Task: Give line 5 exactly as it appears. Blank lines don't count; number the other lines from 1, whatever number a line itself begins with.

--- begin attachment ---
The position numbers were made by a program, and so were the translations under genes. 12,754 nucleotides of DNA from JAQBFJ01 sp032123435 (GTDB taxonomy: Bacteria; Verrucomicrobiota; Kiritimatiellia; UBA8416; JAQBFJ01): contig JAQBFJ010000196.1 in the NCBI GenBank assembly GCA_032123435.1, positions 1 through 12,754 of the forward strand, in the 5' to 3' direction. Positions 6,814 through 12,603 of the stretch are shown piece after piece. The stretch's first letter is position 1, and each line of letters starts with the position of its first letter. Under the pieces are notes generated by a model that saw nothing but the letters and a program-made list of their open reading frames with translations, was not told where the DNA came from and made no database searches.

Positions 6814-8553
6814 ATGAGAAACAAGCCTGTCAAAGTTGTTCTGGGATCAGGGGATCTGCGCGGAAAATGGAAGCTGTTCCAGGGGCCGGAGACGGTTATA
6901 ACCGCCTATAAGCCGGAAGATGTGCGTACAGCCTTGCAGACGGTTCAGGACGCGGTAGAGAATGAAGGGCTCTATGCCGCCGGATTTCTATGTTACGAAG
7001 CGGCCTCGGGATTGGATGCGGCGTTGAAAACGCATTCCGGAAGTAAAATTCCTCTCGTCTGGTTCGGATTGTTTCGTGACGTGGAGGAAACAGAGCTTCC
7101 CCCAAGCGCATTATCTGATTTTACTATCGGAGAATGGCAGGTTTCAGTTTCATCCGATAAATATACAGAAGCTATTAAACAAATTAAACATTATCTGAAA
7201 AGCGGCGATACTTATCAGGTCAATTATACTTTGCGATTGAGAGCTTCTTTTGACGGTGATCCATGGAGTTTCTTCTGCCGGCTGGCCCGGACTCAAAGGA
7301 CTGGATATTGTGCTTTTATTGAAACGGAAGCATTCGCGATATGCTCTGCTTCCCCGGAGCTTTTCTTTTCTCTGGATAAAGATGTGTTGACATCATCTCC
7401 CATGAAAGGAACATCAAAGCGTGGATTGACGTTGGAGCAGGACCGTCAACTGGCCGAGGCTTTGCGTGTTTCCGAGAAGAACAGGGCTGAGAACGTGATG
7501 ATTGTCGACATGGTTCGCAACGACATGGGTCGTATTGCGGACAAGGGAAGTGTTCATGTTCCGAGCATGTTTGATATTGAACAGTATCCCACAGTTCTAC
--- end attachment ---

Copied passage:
7001 CGGCCTCGGGATTGGATGCGGCGTTGAAAACGCATTCCGGAAGTAAAATTCCTCTCGTCTGGTTCGGATTGTTTCGTGACGTGGAGGAAACAGAGCTTCC